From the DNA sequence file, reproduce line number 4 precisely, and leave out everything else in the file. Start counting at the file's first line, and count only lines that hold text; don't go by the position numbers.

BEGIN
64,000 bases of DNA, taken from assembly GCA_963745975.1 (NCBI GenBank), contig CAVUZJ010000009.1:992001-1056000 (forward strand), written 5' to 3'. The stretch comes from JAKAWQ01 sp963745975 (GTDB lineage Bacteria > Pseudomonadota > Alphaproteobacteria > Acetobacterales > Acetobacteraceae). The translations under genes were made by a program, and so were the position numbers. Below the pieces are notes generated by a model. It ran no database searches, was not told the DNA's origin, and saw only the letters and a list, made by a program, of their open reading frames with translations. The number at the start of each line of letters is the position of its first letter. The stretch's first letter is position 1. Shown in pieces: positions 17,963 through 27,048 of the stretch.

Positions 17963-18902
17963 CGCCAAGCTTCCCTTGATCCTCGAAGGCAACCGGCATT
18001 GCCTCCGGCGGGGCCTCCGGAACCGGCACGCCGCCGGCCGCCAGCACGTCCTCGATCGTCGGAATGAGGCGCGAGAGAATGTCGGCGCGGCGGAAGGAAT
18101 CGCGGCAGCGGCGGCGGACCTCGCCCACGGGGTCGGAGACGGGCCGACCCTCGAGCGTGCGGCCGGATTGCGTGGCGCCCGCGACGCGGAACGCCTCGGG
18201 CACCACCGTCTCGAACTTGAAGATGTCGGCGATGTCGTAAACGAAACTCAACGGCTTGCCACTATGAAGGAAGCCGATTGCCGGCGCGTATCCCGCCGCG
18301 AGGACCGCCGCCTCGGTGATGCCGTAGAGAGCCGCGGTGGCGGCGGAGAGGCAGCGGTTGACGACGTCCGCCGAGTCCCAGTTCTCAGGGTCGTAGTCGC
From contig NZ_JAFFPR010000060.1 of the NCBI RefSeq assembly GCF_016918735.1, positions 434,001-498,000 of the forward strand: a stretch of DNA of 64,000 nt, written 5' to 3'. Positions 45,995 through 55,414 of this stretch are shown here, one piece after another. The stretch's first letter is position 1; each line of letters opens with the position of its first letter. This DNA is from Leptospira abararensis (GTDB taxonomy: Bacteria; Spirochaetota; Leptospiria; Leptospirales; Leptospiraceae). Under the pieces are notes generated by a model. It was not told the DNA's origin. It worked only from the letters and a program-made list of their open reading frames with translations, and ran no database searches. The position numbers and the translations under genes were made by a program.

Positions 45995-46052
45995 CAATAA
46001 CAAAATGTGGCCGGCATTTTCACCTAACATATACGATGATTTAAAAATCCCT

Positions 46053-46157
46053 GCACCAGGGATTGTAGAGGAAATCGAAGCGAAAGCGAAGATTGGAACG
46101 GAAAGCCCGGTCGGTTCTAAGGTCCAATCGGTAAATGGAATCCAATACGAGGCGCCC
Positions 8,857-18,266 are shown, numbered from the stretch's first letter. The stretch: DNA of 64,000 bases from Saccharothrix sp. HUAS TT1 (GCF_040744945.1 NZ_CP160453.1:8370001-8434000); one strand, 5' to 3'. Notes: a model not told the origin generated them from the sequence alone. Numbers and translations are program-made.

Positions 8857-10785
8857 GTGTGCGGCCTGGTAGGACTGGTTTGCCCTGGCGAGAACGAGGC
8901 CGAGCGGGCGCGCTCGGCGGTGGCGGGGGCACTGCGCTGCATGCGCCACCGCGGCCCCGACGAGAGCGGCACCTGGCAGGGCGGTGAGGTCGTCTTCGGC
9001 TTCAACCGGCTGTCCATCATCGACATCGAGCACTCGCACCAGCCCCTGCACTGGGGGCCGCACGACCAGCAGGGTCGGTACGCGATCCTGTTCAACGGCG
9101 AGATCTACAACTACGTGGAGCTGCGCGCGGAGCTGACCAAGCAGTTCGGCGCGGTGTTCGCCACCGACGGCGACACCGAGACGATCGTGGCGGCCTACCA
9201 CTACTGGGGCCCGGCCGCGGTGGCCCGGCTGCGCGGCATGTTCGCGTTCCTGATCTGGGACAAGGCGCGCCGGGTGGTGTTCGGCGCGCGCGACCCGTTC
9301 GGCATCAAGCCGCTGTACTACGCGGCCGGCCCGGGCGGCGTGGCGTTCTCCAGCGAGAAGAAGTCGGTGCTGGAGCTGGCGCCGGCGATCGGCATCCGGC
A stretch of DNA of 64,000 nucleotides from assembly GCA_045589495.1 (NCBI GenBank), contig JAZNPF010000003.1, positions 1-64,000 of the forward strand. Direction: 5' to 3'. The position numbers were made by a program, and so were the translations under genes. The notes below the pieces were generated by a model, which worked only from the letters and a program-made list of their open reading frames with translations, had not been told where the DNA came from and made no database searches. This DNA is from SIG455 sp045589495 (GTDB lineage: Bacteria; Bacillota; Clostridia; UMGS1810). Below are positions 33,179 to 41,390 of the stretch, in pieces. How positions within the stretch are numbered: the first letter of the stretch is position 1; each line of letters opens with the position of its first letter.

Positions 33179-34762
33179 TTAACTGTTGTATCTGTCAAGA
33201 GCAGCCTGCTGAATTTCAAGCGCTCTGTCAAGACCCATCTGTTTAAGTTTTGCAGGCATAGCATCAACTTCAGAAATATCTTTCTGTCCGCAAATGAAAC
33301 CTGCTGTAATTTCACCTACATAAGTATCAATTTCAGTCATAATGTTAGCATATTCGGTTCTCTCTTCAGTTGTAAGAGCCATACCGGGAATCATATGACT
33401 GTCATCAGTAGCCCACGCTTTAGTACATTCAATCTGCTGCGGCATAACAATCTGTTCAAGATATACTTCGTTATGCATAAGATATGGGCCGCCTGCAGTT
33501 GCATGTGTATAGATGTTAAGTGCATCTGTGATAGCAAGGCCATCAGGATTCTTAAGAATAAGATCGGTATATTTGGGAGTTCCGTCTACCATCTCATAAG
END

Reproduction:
18001 GCCTCCGGCGGGGCCTCCGGAACCGGCACGCCGCCGGCCGCCAGCACGTCCTCGATCGTCGGAATGAGGCGCGAGAGAATGTCGGCGCGGCGGAAGGAAT